According to the SBA, 1.5 million applications have been approved to date totaling more $324 billion.
SBA recommends small businesses apply for the Enhanced Debt Relief, which is also available in SBA’s other business loan programs to help small businesses overcome the challenges created by this health crisis.
As of April 16, 2020, there is no date as to when or if PPP will receive additional funds.
The government will be regrouping in the next few days to determine the next steps.
Bankers and their small business customers can contact their lawmakers at (202) 224-3121 to emphasize that more funding is needed right away.
The U.S. Department of Labor’s Occupational Safety and Health Administration (OSHA) today announced an interim enforcement response plan for the coronavirus pandemic.
The response plan provides instructions and guidance to OSHA Area Offices and compliance safety and health officers (CSHOs) for handling coronavirus-related complaints, referrals, and severe illness reports.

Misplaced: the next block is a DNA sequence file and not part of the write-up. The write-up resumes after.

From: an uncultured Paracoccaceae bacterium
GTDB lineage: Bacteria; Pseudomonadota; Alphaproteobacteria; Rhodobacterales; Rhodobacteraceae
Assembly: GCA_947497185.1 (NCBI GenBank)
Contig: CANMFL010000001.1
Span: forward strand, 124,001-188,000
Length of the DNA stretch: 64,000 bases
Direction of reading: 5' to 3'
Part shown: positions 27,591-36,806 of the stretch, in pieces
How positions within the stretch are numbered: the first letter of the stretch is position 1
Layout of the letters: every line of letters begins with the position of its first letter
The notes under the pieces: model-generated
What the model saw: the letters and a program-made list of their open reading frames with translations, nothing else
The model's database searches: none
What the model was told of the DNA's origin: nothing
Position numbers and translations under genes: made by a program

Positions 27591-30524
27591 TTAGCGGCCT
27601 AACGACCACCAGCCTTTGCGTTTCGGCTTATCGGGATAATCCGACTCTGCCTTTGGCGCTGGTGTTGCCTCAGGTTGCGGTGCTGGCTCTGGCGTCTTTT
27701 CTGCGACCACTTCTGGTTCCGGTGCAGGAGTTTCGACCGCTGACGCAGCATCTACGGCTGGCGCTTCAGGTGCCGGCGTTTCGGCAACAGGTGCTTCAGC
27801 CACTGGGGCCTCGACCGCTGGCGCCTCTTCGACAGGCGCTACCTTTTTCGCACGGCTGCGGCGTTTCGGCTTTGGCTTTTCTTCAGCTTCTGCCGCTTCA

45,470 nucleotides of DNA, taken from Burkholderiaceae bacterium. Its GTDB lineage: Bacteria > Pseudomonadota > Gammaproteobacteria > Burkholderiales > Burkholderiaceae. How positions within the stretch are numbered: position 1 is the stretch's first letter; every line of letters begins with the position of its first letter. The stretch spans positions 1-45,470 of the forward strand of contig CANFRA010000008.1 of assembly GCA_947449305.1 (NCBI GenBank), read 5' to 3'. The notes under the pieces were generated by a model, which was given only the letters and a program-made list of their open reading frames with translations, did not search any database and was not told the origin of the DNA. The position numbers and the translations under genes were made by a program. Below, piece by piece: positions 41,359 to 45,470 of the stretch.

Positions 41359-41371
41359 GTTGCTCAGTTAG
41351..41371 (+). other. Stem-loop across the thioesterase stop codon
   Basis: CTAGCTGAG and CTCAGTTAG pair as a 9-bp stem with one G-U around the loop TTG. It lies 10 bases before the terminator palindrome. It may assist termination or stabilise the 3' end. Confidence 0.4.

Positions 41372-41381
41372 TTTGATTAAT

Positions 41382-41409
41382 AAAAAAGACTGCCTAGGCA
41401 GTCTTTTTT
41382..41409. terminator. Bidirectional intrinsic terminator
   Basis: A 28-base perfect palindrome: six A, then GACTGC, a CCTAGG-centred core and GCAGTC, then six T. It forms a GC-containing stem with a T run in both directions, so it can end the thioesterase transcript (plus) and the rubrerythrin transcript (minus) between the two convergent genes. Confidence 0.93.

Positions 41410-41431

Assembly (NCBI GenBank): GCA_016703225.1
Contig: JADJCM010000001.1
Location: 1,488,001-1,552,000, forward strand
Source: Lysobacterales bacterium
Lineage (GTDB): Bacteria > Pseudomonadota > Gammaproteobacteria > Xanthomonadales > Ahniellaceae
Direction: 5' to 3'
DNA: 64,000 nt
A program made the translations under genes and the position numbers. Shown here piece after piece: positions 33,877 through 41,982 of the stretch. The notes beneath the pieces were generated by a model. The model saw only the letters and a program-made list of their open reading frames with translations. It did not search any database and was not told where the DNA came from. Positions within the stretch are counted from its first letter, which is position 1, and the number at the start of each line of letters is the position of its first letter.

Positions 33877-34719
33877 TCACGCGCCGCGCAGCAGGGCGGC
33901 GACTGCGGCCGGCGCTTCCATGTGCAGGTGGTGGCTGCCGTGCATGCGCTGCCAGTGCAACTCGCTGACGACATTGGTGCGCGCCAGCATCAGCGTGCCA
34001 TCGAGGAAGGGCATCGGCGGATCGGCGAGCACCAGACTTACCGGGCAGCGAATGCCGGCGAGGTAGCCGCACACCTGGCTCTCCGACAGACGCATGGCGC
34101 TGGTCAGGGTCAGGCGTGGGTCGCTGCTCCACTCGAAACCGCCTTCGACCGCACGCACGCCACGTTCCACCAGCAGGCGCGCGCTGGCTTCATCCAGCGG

The response plan outlines procedures for addressing reports of workplace hazards related to the coronavirus.
Fatalities and imminent danger exposures related to the coronavirus will be prioritized for on-site inspections.
The response plan contains procedures and sample documentation for CSHOs to use during coronavirus-related inspections. Workers requesting inspections, complaining of coronavirus exposure, or reporting illnesses may be protected under one or more whistleblower statutes and will be informed of their protections from retaliation.
The U.S. Department of Labor’s Employment and Training Administration (ETA) today announced the publication of Unemployment Insurance Program Letter (UIPL) 17-20, which provides further guidance to states as they implement the Coronavirus Aid, Relief, and Economic Security Act (CARES Act), including the Pandemic Emergency Unemployment Compensation (PEUC) program.
Under the Pandemic Emergency Unemployment Compensation program, states can provide up to 13 weeks of federally funded benefits to qualified individuals.
The cost of PEUC benefits is 100% federally funded. States may not charge employers for any PEUC benefits paid. Implementation costs and ongoing administrative costs are also 100% federally funded.